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Legal Aid

Volume 734: debated on Tuesday 31 January 2012


Asked By

To ask Her Majesty’s Government what assessment they have made of the implications of legal aid cuts for law centres.

My Lords, the equality impact assessments lay out the best estimates of the likely costs and benefits of the reforms. The equality impact assessment considers the financial implications for not-for-profit providers, of which law centres are an example.

My Lords, I thank the Minister for his reply. Everyone agrees what a vital and civilising role law centres perform around our country. Everyone agrees that early legal advice solves problems, helps people, changes lives and often saves costly and unnecessary cases going to court. The effect of taking social welfare law out of scope will be to reduce the funding for legal help by law centres by 85.8 per cent. Law centres will inevitably close and many thousands of people, often the poor and marginalised, will be left without access to justice. Even the TaxPayers’ Alliance chairman wrote:

“Almost everyone who has looked at these particular cuts thinks that too many of them will end up costing taxpayers more than they save”.

Does the Minister agree with that analysis, and would it not be an absurd and wrong result if we should end up spending more public money in order to make our country less just and less civilised?

My Lords, the noble Lord will not expect me to agree with that analysis, which has been his constant theme during the passage of the LASPO Bill, and I suspect will continue to be, based on a worst-case scenario. We are restructuring legal aid and that will have an impact on the not-for-profit sector. We have never resiled from that. However, we also appreciate the benefits of the not-for-profit sector, which is why we provided £107 million in transitional funds and an additional £20 million to help the sector restructure for the new framework of legal aid and legal services that the reforms are intended to bring about. I do not accept the worst-case scenario that has been the basis of the noble Lord's arguments throughout the passage of the Bill.

My Lords, does my noble friend agree that the law centres are probably the most efficient and economical way of providing advice for those who are not particularly well off but who really need advice?

I thank my noble and learned friend for that helpful question—he is making a habit of helpful interventions. Of course we do, and nobody doubts that. That is why, as I said before, we have provided funds for this transitional period and why my honourable friend Nick Hurd is at this moment making attempts to identify funding that will give the not-for-profit sector a better long-term future. Nobody denies, underestimates or fails to appreciate the benefits of the not-for-profit sector. The key is how it will adjust to the new structure of legal services that we are bringing about by these reforms.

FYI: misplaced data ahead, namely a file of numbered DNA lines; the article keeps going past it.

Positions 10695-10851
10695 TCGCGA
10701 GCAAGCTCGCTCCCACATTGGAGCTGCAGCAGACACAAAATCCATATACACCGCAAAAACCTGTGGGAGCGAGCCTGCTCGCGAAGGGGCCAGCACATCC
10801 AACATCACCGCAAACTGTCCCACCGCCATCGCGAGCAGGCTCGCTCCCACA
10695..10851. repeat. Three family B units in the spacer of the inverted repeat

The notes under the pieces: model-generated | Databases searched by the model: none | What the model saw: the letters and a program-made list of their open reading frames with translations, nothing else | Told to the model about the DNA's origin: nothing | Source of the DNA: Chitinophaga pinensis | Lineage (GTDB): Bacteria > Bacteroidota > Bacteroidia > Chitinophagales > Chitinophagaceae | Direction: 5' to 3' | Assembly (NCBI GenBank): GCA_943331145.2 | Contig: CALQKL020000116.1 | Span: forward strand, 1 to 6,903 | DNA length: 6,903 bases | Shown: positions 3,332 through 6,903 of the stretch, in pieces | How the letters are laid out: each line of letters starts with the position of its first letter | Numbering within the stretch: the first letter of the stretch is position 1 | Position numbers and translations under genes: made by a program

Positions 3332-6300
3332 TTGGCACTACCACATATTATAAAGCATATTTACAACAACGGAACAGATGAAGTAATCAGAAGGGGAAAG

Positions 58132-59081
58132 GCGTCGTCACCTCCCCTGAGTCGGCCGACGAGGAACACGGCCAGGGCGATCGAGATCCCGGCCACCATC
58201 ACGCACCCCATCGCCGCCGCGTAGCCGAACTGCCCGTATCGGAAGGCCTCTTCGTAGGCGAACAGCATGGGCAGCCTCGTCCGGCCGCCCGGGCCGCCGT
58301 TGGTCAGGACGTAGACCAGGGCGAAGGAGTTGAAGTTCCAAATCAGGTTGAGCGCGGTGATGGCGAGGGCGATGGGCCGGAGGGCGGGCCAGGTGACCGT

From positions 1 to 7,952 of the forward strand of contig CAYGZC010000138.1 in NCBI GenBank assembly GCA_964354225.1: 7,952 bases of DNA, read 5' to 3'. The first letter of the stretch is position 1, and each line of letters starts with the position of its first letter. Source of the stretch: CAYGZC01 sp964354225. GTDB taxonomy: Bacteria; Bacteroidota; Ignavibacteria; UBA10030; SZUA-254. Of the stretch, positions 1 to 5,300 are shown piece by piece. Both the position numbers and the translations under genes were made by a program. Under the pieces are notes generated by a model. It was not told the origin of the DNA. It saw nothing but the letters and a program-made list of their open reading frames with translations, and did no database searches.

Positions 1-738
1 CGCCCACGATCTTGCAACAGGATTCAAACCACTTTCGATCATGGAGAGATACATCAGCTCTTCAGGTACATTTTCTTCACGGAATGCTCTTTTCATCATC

My Lords, is equality before the law not a basic liberal principle? Why has the coalition abrogated it?

My Lords, does the Minister accept that the Law Centres Federation expects several urban law centres to close? Where are the distressed people who have hitherto got essential advice from those law centres going to go? Secondly, if the Minister is inclined to say that they can use the telephone helpline that we propose to set up, would he not accept that many of the people in most need of basic welfare law advice, which is often hugely complicated, are inarticulate and unable to access the advice they need on a telephone helpline?

Again, my noble friend quite often intervenes to ask a question and then provides part of the answer. Yes, part of the answer is the electronic means of advice through telephone gateways et cetera. I do not accept his definition of the capabilities of people to get advice this way. I think he is out of date in that respect—

People now use local library facilities, go online and use all kinds of ways. I repeat that we are looking at the not-for-profit sector to see how it will be able to help. We do not always preach the worst-case solutions and scenarios which, again, have been the common theme from my noble friend. We are reforming the legal aid scheme, as the previous Administration said they would. It will cause differences in structure for the not-for-profit sector. We are trying to help it to adjust in that transition and are urgently looking for a long-term solution as far as its funding is concerned.

My Lords, what impact does the Minister expect the cuts to have, in particular, on disabled people who rely very heavily on law centres for advice on housing and welfare issues? Might this not be a further blow to those who are already disadvantaged in making their case to tribunals?

We are having this debate more widely in the Bills going through the House. Some of the worst-case scenarios will not be borne out by experience. I think that the not-for-profit sector will adjust to these new circumstances. We have argued the case in the Bills for the changes we are making, which we think will not be borne out with some of the—I put it at its most gentle—worst-case scenarios that are put forward by those opposing us.